I’d never been able to describe the way my sight came to me without sounding like I was taking hallucinogenics. I was five when it happened, and my understanding of the visual world was limited. Everything I saw was too much, all of it imagined, rendered with the incomplete knowledge of how colour and form combined. Like a child’s drawing. Things just didn’t look that way anymore.

This is what happened: Colours exploded behind my closed eyelids, swirling like petrol in a puddle, polluting the dark-light reality inside my head. The first thing I saw when I opened my eyes was worse colour. Formless and toxic. Its boldness frightened me, and I squeezed my eyes shut against it, hoping it would go away. It never did. Then came form, shapes and patterns. They moved. Some drifted, some sped, some spun. All made me nauseous. If I’d had access to a camera back then, I could’ve slowed down the world one frame at a time. Nothing stayed still long enough for me to catch it, to really see it. It took only moments to realise what my sight had cost me. The shadow girl. Amethyst.

“They said you painted though, even before you could see. That’s amazing.”

When my brain registered her comment, I said, “What? I didn’t.”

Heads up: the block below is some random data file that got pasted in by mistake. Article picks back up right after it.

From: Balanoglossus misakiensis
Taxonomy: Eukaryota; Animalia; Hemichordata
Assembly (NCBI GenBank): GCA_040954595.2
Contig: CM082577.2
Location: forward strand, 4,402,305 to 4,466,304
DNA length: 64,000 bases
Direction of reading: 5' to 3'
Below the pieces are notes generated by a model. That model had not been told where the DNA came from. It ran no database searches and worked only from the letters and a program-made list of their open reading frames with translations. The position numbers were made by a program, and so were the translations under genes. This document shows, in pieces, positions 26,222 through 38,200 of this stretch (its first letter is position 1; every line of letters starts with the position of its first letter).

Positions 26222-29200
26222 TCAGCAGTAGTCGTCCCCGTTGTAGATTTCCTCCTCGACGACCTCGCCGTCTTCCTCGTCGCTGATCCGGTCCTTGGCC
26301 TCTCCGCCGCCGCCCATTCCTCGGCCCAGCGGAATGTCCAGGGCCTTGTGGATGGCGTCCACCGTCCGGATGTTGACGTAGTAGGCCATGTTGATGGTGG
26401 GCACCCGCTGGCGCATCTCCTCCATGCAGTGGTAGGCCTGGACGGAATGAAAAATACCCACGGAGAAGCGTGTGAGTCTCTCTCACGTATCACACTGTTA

Her gaze flicked from the road to my face. “You don’t remember?” I shook my head. “The occupational therapist sent the paintings to a specialist. He said the only explanation was that the staff must’ve coached you after you got your hearing, but before you got your sight, because the pictures were too realistic. That’s professional speak for, I don’t have a clue how to deal with it because my brain is a wasteland consisting only of outdated information and tick boxes.”

I laughed. “Ouch! What do you have against so-called professionals?”

“Trust me, that is not a topic you want to get me started on.”

“So what were the paintings of? Do you know?”

“Birds,” she said. “Well, the same bird over and over.”

“A starling?” I said.

“Yes. You remember?”

“No. Not the paintings. Just the sound. The first sound I heard was a starling. I mean, I do remember painting and drawing starlings, but it was later. When I could see.”